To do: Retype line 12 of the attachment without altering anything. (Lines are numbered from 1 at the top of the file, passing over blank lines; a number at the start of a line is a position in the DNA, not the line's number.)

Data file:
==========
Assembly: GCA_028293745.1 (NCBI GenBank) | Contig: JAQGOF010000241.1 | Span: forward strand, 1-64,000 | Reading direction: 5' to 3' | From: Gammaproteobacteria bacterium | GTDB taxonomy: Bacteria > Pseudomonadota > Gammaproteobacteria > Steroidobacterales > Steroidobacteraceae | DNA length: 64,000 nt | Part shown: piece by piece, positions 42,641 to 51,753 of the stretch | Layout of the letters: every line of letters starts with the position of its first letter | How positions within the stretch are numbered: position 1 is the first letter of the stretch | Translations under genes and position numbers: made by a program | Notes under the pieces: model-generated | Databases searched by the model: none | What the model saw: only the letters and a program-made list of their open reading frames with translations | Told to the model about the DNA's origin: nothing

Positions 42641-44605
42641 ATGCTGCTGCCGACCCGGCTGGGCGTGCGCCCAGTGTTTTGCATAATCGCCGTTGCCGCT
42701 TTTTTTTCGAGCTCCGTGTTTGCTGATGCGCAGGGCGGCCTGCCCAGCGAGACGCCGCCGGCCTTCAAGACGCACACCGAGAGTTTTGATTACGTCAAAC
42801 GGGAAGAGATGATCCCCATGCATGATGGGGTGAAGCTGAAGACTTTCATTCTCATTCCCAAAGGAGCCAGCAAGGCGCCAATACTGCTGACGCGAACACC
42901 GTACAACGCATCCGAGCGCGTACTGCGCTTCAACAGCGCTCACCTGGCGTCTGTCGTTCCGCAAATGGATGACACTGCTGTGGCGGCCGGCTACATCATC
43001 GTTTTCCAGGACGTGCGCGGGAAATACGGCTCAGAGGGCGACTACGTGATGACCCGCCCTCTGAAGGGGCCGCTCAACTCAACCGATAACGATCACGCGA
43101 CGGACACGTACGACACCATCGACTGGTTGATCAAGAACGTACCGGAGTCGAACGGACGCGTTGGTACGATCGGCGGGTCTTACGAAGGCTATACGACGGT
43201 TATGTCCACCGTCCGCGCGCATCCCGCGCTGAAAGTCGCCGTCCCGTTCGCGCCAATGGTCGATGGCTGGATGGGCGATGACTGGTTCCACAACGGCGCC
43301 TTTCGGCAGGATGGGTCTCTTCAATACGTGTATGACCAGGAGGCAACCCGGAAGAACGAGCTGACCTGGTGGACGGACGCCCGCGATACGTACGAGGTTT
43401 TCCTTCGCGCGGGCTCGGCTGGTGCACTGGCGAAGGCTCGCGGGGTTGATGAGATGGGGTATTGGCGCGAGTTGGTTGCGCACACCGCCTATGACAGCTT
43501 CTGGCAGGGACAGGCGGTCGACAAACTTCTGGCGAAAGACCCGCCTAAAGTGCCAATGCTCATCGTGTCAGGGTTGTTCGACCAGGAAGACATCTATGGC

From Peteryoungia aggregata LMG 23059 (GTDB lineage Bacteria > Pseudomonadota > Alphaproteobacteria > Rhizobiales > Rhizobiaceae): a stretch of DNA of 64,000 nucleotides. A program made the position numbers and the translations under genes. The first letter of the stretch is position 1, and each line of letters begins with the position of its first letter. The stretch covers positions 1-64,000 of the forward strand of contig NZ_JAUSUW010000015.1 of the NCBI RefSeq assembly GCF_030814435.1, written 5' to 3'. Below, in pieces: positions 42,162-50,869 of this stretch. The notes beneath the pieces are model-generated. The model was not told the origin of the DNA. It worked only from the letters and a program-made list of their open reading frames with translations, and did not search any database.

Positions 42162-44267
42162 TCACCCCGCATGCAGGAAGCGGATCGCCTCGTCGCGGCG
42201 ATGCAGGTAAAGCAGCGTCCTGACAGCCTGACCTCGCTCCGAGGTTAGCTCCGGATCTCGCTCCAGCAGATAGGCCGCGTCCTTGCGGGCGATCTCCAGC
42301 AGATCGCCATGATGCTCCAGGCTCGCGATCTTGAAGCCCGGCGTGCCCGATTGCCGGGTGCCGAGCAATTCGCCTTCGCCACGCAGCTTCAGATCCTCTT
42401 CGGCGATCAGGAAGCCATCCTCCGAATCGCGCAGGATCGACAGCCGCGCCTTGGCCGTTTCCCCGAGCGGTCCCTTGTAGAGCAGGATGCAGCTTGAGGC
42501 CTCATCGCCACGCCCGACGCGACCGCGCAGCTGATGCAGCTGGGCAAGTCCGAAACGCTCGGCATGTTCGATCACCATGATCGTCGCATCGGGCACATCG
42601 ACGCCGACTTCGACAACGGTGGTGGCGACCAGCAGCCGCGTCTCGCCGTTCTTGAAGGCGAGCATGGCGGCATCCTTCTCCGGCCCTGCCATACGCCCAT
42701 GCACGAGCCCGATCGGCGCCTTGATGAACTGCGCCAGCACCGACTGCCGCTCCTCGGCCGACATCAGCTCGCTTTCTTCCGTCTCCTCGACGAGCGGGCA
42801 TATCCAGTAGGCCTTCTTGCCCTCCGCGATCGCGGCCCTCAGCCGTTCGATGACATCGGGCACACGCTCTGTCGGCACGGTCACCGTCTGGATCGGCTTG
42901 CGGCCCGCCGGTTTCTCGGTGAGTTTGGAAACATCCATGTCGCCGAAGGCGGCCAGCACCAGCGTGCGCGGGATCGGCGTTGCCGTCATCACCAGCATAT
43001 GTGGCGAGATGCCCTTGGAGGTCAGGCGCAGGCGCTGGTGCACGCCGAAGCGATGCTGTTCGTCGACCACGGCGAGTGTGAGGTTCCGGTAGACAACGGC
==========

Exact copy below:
43501 CTGGCAGGGACAGGCGGTCGACAAACTTCTGGCGAAAGACCCGCCTAAAGTGCCAATGCTCATCGTGTCAGGGTTGTTCGACCAGGAAGACATCTATGGC